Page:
An artist’s memorial: a chorus of chaos
The crowd gathered at Bongeun Temple, southern Seoul, on Saturday to honor the late artist Paik Nam-june. People standing in front of a long horizontal pole shivered in the wind as the temple bell tolled three times. That was the signal: They took their violins and with mighty heaves shattered them on the metal pole. The noise of cracking wood and bursting strings ripped through the loudspeakers and tore apart the prevailing silence at the temple.
There was also a stage lined with friends and special guests, including the senior curator of the Guggenheim Museum, John Hanhardt, who with great pomp and dignity also destroyed their violins, mimicking Paik’s “One for Violin Solo” performance piece.
To paraphrase the art critic David Joselit on Paik’s work, the memorial pulsed, flashed, splashed, hummed and rocked.
“My uncle was a creative, fun artist,” said Ken Hakuda, Paik’s nephew who has managed the artist’s studio since Paik’s death. “He would not want a boring event for his memorial. So we came up with a program that is very much in the spirit of Nam-june.”
The memorial on Saturday, which was put together by the artist’s family with the arrival of his ashes, made consistent references to the works by Paik, who died in January after decades of using television monitors as an artistic metaphor for the 20th century. Paik was hailed as the “father of video art.”
In the center of the temple’s rear courtyard, his family had erected a miniature version of Paik’s “The More the Better,” the artist’s largest video installation piece.
On one end of the altar, there was an unusual mix of traditional delicacies that are typically served in Shamanist rituals, juxtaposed with piles of Coca Cola and Seven-Up on the other end. On stage, next to Paik’s burial urn and a black and white photograph of the artist, there was a piano, an instrument the artist had tinkered with long before he began to work with television sets.
About halfway through the show, the temple hosted a Shamanist performance, in which Hakuda was led around the temple by a female shaman, who also danced on knife blades. The ritual was a reference to Paik’s video works, in which the artist also tried to evoke the spirit of a deceased character in “Good Morning Mr. Orwell” using satellite broadcasts.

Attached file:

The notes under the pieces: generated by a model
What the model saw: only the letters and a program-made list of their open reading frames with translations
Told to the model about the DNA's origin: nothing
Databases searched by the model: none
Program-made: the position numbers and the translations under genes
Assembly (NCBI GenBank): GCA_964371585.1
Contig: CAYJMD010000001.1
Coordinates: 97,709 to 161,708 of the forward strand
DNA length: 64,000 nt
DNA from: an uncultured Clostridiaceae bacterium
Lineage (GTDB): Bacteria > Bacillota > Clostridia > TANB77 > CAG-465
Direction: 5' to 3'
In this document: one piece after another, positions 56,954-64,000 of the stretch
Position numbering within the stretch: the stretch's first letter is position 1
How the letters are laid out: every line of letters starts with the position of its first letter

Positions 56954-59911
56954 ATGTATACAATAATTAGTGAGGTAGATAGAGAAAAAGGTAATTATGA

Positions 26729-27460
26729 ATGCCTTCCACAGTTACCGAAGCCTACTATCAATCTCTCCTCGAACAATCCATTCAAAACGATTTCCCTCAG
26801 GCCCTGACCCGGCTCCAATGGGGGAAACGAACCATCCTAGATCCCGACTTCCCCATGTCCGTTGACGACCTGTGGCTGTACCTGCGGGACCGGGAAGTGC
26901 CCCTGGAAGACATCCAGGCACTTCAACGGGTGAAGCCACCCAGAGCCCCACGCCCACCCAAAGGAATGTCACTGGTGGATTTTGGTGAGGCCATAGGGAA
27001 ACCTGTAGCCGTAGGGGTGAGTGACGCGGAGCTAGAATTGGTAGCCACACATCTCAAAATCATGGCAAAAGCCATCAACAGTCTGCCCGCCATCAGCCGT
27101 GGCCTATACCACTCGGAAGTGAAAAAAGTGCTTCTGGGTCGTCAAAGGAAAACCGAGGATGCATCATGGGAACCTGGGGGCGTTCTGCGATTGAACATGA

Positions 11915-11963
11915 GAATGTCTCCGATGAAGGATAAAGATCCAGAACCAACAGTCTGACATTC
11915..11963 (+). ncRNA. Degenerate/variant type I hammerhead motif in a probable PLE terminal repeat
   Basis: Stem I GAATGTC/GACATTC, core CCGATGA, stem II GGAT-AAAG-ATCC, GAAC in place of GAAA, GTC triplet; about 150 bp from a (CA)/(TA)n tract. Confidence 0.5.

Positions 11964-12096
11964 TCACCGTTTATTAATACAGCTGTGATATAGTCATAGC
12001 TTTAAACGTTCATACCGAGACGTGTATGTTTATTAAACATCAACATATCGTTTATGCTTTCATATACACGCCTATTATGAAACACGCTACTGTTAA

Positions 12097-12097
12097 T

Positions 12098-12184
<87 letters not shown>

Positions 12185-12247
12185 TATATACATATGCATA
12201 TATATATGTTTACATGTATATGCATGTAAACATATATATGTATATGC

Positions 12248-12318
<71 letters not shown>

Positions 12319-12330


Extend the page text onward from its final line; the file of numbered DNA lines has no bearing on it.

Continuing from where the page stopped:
Toward the end of the evening, the Paik family hosted a piano performance, in which they handed out candles to everyone in the audience and encouraged them to play Paik’s piano, as a message to the late artist.
The crowd lingered on the stage for over an hour. Some quietly stood in front of Paik’s ashes, saying prayers. At times, piano notes rang incongruently. Others dropped melted wax on a keyboard, or played a single key and left the stage. Near the end, the wax on the center of the keyboard had congealed into a huge lump.
The emotional mood betrayed the mix of pride and sympathy for Korea’s most famous artist, a man who left long ago and made his name abroad. Paik never seemed willing to fulfill the role of national artist, and dodged questions by local journalists that were deliberately meant to test the artist’s patriotism.
At one point, he told to press that he would not publicly spell out his love for his country, because he said patriotism was not something that could be spoken.
He went to Hong Kong in 1950 when the war broke out and moved to New York in 1964, where he stayed until his death.
“He was a global artist, a true national treasure,” Mr. Hanhardt said.
At times, the crowd seemed overwhelmed by the spectacle of the scene, as visitors swarmed into the temple to collect the violin carcasses scattered on the ground.
The evening closed with bell tolls. As the artist’s burial urn was carried away by his family, I read the banner on the altar: “Welcome Home, Paik Nam-june.”
by Park Soo-mee